The creaky crabby has been identified, or trials in just showing up.

Happy New Year everyone.

This week I definitely felt the pull of ‘things I want or feel I need to do’ against ‘what everyone needs or expects from me’.

I know, cry me a river right. Three out of seven is not a negative record for the purpose of morning yoga sessions. My previous week’s record was zero after all. Given this information, three is a way better number than zero.

I have been able to take the time to sit down every day on the mat and I have loved it. I absolutely appreciate Yoga with Adriene’s (YWA) approach. With multiple yoga videos that I have tried, I end up walking away feeling like I must really be old, out of shape, and out of touch because I can’t keep up with numerous popular videos or YouTube channels. YWA is there for the beginner and, to me, comes across as incredibly approachable and accessible. There is a reason she has become incredibly popular on YouTube, and why The Guardian called her ‘the people’s yogi’. I like that these 30 days of yoga videos are created for beginners or folks who have been away from their practice for a bit and she takes you to the point you are comfortable and then slightly just beyond that point. This one especially for the focus on breathing it is providing.

I have noticed that because I just want to get to my mat and other things happen to distract me from this task, whenever YWA began with a breathing practice – most days really, it has absolutely helped me to better sit and be in the moment to take the time with my practice. Every day, regardless of when I was able to get my ton the mat, taking the time was worth it every time. Something that keeps me going, even when I have been otherwise incredibly distracted when home and work have felt like they are piling up is something called the ‘two-minute rule‘.

The idea behind the two-minute rule is that the most challenging part of creating new positive habits is merely starting them in the beginning. The focus should be on the initial action, not overall effort in the beginning. This is because a person is more likely to go running, even if they are reluctant when they are able to simply put their shoes on and get outside or onto the treadmill, or in my case – pulling out the mat and sitting down on it.

Yet, here we are. Most days this week I struggled to get my bum out of bed – and I am a certified morning person. Thrice I rose early and two of those times my son followed shortly thereafter in order to spend time with me. One of those days I slowly returned to the waking world at 4:30 in the morning and was so absolutely stoked and motivated to get up and have a few hours to myself.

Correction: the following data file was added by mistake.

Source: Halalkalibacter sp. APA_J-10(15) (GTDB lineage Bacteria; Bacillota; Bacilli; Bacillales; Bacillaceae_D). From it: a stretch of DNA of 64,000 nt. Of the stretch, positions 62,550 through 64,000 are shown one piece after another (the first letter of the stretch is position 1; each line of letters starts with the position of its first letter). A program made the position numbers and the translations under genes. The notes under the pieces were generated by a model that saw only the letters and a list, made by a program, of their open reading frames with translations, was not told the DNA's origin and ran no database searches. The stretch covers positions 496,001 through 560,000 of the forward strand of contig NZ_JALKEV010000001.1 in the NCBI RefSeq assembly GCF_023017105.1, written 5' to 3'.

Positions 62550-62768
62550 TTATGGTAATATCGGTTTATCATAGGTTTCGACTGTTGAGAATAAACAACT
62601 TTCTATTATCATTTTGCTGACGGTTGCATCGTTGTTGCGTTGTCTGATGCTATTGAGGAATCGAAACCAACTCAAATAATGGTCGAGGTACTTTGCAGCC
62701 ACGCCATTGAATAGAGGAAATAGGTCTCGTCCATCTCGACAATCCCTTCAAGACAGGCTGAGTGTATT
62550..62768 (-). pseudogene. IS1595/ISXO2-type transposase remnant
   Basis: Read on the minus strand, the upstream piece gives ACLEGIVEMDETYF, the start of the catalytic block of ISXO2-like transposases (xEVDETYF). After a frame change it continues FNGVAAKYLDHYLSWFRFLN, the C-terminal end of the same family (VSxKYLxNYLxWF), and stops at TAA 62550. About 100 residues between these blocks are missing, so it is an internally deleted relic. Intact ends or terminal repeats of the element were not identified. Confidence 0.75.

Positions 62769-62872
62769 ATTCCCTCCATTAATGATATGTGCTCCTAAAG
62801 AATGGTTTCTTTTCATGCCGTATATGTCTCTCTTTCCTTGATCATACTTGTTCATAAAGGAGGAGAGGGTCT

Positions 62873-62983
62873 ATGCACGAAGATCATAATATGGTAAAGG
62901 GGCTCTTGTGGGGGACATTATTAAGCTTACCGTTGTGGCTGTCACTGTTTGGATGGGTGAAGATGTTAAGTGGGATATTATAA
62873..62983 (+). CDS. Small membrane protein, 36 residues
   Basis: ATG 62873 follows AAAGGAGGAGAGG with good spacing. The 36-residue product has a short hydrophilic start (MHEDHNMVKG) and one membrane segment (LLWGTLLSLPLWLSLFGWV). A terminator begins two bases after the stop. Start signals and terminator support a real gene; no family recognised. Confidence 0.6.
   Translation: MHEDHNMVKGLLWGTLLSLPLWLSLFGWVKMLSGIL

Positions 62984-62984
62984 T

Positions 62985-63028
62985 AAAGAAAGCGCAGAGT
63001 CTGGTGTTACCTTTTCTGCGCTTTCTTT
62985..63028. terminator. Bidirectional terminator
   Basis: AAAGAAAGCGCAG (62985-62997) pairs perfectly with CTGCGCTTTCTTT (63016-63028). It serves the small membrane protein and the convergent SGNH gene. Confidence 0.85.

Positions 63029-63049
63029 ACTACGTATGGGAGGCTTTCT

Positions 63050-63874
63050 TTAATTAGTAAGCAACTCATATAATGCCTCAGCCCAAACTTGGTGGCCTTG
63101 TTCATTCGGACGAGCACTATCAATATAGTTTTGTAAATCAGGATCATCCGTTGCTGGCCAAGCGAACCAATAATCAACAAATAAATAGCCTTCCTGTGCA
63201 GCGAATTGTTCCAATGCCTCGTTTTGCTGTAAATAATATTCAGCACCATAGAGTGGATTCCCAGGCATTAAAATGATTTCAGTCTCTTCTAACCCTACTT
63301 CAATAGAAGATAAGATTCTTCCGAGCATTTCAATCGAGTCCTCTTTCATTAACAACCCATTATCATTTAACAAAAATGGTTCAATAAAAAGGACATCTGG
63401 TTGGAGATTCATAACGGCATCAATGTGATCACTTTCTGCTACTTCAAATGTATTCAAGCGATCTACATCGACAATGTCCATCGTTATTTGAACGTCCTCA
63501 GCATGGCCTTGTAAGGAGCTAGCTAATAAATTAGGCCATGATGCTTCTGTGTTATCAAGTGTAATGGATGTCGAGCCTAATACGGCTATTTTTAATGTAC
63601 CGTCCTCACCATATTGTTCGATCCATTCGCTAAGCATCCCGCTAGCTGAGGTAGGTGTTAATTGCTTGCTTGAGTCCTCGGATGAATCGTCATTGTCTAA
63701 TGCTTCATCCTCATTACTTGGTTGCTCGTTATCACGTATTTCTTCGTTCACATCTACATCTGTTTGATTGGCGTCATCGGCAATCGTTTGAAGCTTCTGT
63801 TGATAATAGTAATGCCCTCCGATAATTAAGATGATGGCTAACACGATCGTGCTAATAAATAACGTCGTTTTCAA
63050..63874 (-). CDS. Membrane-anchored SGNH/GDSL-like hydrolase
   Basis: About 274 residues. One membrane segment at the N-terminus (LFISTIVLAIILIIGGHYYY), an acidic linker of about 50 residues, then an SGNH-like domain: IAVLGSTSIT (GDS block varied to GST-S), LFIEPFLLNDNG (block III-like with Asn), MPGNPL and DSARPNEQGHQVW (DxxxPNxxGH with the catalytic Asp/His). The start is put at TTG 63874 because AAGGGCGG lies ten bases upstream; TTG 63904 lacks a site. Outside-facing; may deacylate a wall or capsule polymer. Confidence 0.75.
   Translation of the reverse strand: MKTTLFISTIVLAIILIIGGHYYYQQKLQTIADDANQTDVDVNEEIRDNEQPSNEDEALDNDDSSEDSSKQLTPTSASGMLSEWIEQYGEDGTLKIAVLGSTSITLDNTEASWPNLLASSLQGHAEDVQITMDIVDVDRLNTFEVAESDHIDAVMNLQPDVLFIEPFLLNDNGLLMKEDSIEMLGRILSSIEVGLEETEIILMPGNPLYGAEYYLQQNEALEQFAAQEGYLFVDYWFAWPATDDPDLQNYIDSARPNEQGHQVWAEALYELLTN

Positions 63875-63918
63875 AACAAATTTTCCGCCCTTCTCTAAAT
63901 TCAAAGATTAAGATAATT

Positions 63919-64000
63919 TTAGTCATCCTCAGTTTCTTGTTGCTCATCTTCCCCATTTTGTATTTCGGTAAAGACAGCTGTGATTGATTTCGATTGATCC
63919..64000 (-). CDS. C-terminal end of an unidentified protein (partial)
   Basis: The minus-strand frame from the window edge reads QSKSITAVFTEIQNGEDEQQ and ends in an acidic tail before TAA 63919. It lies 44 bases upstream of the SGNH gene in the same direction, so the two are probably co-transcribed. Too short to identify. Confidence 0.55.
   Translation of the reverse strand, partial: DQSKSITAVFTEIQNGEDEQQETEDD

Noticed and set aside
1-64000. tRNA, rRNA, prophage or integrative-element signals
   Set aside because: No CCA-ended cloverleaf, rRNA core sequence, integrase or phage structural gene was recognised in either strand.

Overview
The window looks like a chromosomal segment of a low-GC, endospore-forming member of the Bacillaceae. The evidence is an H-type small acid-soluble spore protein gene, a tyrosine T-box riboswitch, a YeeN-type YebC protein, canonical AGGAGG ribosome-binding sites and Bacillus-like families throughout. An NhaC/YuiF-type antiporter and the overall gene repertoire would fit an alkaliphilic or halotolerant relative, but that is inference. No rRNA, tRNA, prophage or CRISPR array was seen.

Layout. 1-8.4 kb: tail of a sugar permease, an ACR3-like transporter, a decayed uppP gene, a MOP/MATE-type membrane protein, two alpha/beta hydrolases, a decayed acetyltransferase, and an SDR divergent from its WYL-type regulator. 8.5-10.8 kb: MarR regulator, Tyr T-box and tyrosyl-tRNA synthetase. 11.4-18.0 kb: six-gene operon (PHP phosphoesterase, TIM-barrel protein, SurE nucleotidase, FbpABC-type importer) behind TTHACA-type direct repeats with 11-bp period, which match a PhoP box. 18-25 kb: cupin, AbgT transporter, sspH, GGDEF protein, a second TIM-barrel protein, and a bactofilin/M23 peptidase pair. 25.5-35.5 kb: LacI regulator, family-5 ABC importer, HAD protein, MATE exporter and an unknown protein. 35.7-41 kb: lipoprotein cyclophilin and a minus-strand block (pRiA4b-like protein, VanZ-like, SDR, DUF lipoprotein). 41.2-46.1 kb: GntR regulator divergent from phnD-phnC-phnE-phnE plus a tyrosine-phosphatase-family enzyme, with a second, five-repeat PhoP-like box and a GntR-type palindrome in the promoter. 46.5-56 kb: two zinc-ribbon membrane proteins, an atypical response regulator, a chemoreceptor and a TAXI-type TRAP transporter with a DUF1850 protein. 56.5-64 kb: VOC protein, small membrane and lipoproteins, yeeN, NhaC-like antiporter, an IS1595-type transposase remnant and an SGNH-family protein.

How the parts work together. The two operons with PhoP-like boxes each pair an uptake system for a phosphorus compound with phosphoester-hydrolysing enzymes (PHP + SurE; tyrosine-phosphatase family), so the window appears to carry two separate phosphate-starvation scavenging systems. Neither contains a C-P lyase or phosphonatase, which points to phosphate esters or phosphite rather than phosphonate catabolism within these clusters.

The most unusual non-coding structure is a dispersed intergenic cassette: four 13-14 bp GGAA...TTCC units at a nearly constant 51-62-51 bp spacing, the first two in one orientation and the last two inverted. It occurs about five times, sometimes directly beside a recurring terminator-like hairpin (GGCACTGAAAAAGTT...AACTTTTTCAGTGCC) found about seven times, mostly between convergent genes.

On that particular early morning, my son woke up at about 5 am to tell me about his dream and the latest Minecraft discovery. Although I had already laid my mat, I sat down with a cup of decaf coffee at our kitchen table to listen to my son’s stories as he ate breakfast. I try to keep in mind that his desire to share such a great deal and spend a remarkable amount of time with his parents is likely fleeting, accordingly try to soak it up when it is offered.

This morning I was reminded of the many years I would do this, talk the ears off of silent, staring family and friends first thing in the morning, while they looked at me with sharp dagger eyes. Children will unknowingly teach many a lessons you didn’t know you needed to learn.

After about an hour or so, he promptly stood up and declared that he was going back to bed. Okay, okay, it was still early enough for me to redirect my attention and sit down on the mat. Yay!

I’ve also had a few tiffs with the hubs about how he has regularly been sleeping in nearly every morning and clearly expects me to manage breakfasts, the kid, and homeschooling, and whatever else arises while he sleeps – because why would I have anything else I might want to be doing?! If you or I don’t, then who does? Surely it isn’t going to do itself. He is not a morning person, but in the last few years he had generally improved his ability to get out of bed before 8 am, with that time basically turning into ‘sleeping in’.

Well, the pandemic has caused us all to modify, adapt, and adopt new strange behaviors for these new strange times, right.

I noticed today that 2021 is clearly attempting to teach him some things if he would just take the time to see the lessons intended for him. But that is the funny part right, it is definitely the reason vast numbers of TV and films are either superb or stink because, of course, we can see incredibly clearly what is going on in everyone else’s lives, but what is happening in our own?